When Princeton University envisioned a new building to house their growing chemistry department, they saw more than just classrooms and lab space. The new Frick Chemistry Laboratory, financed by the university’s proceeds from the development of cancer drug Alimta, is a sustainable, efficient, and state-of-the-art facility that highlights the scientific work that takes place in its halls. Most striking is the facility’s 75-foot glass roof atrium that serves as both as a connection and gathering space – and the molecularly-inspired artwork, Resonance, suspended above it all.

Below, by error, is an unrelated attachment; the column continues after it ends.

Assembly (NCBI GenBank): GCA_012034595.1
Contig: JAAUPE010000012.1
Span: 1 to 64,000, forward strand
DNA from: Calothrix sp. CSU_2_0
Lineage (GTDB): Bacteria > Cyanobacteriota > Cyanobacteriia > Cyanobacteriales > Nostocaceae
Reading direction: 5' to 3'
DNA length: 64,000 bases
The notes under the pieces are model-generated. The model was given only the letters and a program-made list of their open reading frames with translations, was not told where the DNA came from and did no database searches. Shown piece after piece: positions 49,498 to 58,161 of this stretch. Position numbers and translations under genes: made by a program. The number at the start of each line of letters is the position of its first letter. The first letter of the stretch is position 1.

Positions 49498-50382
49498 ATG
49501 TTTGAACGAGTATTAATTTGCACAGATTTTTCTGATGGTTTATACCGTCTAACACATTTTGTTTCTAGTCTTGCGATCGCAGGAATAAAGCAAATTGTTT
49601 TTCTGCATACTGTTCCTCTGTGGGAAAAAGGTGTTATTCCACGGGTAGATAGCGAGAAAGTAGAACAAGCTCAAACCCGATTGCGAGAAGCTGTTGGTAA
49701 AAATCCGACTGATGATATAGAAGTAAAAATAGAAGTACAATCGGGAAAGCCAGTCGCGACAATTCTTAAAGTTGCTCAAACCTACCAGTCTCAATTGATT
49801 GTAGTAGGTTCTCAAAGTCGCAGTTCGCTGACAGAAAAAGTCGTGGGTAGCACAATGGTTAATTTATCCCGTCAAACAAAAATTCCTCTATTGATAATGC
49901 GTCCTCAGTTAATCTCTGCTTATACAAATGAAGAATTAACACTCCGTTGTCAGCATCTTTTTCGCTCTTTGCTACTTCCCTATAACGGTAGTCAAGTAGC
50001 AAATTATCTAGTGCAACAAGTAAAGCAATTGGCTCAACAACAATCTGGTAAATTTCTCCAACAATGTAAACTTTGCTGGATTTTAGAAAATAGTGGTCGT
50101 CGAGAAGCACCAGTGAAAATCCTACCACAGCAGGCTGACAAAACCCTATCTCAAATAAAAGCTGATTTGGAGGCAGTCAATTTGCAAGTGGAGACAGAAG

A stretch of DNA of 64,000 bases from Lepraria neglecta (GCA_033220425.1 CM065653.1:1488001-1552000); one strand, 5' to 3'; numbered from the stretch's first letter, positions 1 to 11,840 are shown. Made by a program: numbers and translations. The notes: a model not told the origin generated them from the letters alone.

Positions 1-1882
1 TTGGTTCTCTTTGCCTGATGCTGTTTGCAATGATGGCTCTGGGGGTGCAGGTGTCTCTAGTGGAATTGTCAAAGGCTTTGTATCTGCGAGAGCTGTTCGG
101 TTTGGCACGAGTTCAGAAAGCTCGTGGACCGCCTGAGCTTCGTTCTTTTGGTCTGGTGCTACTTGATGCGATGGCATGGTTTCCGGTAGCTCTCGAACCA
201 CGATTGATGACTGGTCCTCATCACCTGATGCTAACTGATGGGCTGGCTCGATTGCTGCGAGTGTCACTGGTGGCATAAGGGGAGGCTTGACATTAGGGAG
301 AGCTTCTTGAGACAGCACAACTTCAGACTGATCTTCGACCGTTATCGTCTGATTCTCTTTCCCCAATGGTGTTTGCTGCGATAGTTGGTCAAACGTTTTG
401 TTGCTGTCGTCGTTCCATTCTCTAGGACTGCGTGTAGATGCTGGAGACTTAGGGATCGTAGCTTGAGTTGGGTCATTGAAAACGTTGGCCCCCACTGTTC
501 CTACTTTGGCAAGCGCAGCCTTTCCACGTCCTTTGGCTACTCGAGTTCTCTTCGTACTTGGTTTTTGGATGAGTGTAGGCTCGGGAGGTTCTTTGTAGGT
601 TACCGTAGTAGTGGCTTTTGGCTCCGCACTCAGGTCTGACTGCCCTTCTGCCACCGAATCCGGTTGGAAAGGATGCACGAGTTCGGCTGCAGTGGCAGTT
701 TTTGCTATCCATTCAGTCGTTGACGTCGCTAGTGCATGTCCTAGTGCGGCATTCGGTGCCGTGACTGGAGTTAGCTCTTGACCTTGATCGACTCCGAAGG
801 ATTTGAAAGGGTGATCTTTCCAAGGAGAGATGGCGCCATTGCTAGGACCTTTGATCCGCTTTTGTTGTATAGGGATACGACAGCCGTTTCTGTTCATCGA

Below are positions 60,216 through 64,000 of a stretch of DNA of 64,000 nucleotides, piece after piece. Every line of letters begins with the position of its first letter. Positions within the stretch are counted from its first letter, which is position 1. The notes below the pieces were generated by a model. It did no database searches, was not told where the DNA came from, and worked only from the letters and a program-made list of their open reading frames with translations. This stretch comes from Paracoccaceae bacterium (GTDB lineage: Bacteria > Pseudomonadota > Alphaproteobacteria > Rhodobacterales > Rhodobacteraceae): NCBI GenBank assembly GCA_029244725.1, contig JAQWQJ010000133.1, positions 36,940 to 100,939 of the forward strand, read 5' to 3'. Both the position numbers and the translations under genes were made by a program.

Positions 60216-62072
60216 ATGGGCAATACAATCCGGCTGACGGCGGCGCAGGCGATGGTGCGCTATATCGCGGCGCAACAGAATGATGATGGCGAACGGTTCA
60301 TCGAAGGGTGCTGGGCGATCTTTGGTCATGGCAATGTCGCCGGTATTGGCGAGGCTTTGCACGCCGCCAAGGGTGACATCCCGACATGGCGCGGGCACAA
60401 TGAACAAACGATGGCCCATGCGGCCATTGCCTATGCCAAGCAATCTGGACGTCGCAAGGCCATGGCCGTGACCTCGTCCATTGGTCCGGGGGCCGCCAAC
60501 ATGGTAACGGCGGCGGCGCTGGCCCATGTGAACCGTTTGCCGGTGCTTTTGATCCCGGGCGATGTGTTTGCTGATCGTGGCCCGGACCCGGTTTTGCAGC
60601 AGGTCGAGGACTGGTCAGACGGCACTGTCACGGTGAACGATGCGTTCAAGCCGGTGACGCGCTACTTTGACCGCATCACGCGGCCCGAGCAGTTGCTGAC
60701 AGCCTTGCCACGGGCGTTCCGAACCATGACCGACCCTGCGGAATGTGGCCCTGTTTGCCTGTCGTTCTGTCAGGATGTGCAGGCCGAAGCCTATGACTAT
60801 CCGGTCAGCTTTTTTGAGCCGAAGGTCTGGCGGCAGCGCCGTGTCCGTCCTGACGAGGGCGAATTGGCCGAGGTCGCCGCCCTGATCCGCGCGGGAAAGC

Resonance is a site-specific sculpture commissioned for The Frick Chemistry Lab as a part of a long-term initiative to increase the presence of art in Princeton’s new campus construction. Members of the Campus Art Steering Committee commissioned artist Kendall Buster to complete the sculpture, which reflects the artist's training in both art and microbiology. We served as owner’s representative for the artist, protecting her interests and vision from conception through complex installation with both the university and the design and construction team. The sculpture consists of six groupings of ovoid shaped forms suspended on stainless steel aircraft cable and attached to the structural steel beams of the building. Built with lightweight industrially powder-coated steel frames and covered in semi-transparent outdoor shade-cloth, the surface of each form allows light to both penetrate and reflect. The final result is a molecularly-inspired piece that changes according to the time of day – inspiring and captivating students and faculty alike with the mystery and beauty behind the science they love.